Iris Mauss is the director of the Emotion & Emotion Regulation Lab at Berkeley (EERLAB) and an associate professor in the social and personality psychology area in the Department of Psychology at the University of California, Berkeley. After completing her undergraduate degrees at the Universities of Trier and Dusseldorf in Germany, she received her Ph.D. from the Department of Psychology at Stanford University.
Her research focuses on emotions and emotion regulation, with an emphasis on their links to psychological health. In her research, she uses measures of emotion experience, behavior, and physiological responding, and combines laboratory, daily-diary, and longitudinal survey approaches.
Emily Willroth is a 4th year Ph.D. candidate in social and personality psychology at the University of California, Berkeley. She earned her M.A. in experimental psychology at the College of William and Mary and her B.A. in psychology at the University of Missouri.
Her research interests focus on emotion experience, emotion regulation, and well-being, with particular emphasis on variability across individuals, contexts, and time.
In her spare time, she enjoys long-distance running, watching bad movies, and playing board games.
Helena Rose Karnilowicz
Helena Rose Karnilowicz is a Ph.D. student in the social and personality psychology area at the University of California, Berkeley. She received her B.A. in psychology from the University of San Francisco and worked at UCSF in the Emotion, Health, and Psychophysiology Lab under Wendy Berry Mendes prior to joining the EERL.
She is broadly interested in studying how emotion regulation can buffer the effects of stress on wellbeing, with a particular focus on the potential of reappraisal to moderate the risk for disease conferred by early adversity.
In her free time, Helena enjoys watching the NBA, cooking (and eating), and hiking in the beautiful East Bay.
Curriculum Vitae (CV)
Felicia is a Ph.D. student in the social-personality area of the psychology department at the University of California, Berkeley. She received her BS in psychology from the University of Arizona.
Broadly, her primary interests are emotions, emotion regulation and the impact that others have on our emotional experiences. She is particularly interested in examining how the effectiveness of emotion regulation strategies changes over different situations.
In her spare time, Felicia enjoys exercising, watching sappy movies, listening to music, and being outdoors.
Gerald Young is a first year Ph.D. student in the social and personality psychology program at the University of California, Berkeley. He received his M.A. in social psychology at San Francisco State University and his B.A. in psychology at California State University, East Bay.
He is broadly interested in understanding the different ways in which culture and ethnicity impact emotion regulation (e.g., choices, consequences), with a particular interest in identifying the mechanisms responsible for cross-culture and cross-ethnic differences in emotion regulation.
In his free time, he enjoys watching basketball and football, eating all kinds of delicious food, and spending time with family and friends.
Gold is a 1st year PhD student of the Social-Personality Psychology area at the University of California, Berkeley. She received her B.S. in Biopsychology with a minor in Feminist Studies at the University of California, Santa Barbara.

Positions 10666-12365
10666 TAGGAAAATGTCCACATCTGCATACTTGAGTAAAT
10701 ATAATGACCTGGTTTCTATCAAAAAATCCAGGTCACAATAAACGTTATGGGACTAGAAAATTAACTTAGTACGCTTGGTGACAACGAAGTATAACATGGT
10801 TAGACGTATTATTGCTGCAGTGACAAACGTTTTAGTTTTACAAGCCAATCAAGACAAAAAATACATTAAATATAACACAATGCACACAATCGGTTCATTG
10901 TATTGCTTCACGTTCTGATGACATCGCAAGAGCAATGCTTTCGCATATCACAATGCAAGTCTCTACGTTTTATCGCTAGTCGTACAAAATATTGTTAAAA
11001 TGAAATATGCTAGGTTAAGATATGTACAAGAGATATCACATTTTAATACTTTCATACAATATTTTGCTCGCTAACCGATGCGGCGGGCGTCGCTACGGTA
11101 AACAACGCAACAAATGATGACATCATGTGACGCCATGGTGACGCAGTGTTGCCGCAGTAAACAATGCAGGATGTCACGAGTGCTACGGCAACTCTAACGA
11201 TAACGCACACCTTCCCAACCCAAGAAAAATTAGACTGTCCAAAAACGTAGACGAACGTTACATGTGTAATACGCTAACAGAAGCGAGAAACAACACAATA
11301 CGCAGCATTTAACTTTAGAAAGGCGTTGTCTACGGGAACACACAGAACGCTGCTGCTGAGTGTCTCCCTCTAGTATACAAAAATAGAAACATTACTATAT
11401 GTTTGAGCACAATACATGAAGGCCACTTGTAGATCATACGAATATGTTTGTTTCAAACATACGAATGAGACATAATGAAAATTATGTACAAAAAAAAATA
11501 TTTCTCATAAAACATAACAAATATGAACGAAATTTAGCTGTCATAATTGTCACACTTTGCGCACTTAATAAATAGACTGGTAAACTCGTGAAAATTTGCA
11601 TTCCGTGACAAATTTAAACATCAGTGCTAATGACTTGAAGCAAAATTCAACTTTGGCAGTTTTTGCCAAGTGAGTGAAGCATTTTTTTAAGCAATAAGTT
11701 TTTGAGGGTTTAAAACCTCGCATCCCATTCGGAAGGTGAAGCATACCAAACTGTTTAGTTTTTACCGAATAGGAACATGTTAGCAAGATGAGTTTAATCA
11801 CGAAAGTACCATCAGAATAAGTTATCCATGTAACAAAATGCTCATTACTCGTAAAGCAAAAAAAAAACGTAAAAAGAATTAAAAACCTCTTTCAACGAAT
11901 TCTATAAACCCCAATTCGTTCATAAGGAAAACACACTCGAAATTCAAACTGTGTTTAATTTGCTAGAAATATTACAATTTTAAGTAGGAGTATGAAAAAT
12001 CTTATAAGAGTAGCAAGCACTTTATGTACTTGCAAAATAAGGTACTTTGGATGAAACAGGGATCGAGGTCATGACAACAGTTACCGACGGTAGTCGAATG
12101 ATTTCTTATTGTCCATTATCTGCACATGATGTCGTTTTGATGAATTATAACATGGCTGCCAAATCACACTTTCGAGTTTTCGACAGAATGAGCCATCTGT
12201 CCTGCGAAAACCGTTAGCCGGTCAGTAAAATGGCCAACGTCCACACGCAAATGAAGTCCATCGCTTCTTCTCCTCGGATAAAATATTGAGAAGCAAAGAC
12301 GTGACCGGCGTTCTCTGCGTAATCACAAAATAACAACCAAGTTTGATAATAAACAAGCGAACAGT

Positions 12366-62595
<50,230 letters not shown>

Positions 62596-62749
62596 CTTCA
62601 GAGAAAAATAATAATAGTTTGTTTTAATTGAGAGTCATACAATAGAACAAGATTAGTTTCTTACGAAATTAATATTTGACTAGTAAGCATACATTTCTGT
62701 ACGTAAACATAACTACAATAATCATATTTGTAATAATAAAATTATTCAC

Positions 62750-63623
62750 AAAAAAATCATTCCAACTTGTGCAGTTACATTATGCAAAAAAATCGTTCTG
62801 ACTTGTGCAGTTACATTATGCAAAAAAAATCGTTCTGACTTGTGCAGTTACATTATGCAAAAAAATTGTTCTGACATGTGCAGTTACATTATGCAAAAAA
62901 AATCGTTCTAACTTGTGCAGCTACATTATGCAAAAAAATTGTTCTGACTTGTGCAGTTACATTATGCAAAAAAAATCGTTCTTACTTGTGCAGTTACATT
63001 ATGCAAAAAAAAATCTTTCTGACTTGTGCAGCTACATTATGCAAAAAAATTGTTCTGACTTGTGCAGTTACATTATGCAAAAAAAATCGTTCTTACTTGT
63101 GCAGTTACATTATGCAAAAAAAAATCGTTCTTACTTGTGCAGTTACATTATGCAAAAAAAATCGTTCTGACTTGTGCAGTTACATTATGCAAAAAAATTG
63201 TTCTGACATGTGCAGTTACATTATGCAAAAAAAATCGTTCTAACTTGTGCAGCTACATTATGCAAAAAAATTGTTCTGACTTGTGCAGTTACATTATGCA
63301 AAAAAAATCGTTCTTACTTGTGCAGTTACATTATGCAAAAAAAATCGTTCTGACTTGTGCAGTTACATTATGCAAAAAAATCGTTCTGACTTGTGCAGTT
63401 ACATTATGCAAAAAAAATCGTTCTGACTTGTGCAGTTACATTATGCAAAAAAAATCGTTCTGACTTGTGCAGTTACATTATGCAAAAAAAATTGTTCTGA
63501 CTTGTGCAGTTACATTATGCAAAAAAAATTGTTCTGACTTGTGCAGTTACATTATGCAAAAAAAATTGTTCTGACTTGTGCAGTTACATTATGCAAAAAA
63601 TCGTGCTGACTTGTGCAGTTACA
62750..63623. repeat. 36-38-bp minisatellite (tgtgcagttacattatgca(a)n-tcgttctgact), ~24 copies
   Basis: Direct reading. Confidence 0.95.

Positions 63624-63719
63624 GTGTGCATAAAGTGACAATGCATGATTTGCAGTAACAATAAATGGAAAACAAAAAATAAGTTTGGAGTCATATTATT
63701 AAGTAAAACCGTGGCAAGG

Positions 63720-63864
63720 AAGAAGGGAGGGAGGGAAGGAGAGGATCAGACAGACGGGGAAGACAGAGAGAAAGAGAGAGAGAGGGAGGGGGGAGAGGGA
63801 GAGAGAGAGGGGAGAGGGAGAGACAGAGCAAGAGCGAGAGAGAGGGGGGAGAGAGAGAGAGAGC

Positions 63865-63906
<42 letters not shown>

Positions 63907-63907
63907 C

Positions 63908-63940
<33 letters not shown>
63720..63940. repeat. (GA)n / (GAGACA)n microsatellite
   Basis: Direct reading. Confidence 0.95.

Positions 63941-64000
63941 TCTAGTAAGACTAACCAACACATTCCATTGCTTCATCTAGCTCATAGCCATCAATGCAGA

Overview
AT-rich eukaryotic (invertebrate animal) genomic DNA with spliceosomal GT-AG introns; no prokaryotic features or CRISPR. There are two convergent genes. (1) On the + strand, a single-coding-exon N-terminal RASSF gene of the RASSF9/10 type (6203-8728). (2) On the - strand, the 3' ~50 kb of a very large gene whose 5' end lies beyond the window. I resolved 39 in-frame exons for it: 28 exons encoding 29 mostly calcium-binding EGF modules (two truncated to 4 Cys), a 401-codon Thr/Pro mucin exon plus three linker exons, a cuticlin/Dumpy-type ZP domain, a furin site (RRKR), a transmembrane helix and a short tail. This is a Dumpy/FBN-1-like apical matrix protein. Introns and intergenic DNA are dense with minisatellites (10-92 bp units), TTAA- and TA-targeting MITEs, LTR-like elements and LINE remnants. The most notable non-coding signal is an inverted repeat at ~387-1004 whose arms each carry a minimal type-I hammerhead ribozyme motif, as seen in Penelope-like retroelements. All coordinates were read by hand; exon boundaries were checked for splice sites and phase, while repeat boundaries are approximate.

Her research is focused on assessing emotion and stress within interventions in the educational system and prison industrial complex.
In her free time, Gold enjoys listening to podcasts, rock climbing, and watching TV.
Judy is a post-baccalaureate student of Psychology at the University of California, Berkeley. She received her B.S. in Health Sciences at James Madison University and worked in the healthcare industry for several years prior to joining the Emotion and Emotion Regulation Lab.
Her interests lie in examining the effects of different emotions and emotion regulation strategies on close relationships, social functioning, and the quality (or perceived quality) of social interactions.
Outside of her studies, she enjoys listening to podcasts and exploring the local cuisine in the Bay Area.
Dylan is a 2nd year post-baccalaureate psychology student at UC Berkeley. He received his B.S. in Mechanical Engineering from Syracuse University.
His research interests are in emotion and emotion regulation.
In his free time, Dylan loves playing basketball, playing the guitar, and exploring all the hiking trails around the Bay area.
Honors Thesis Student
Grace is a senior undergraduate student at UC Berkeley, majoring in Psychology with a minor in Public Policy.
Her research interests include how emotion regulation interacts with an individual’s background (i.e. culture, SES) to impact psychological and social health across various contexts. She is also interested in how therapy practices and public policy can translate psychological research into tangible interventions.
In her free time, Grace enjoys hiking, diving into novels, and volunteering.
Honors Thesis Student
Dorota is a senior undergraduate at UC Berkeley majoring in Psychology.
Her research interests focus on emotion regulation strategies. More specifically, Dorota attempts to understand how different emotion regulation strategies are better suited to different contexts. She is also interested in the ways in which the knowledge we gain through research can be translated into practical applications to improve our daily life.
In her spare time, Dorota loves to explore the Bay Area through hiking, music events and festivals.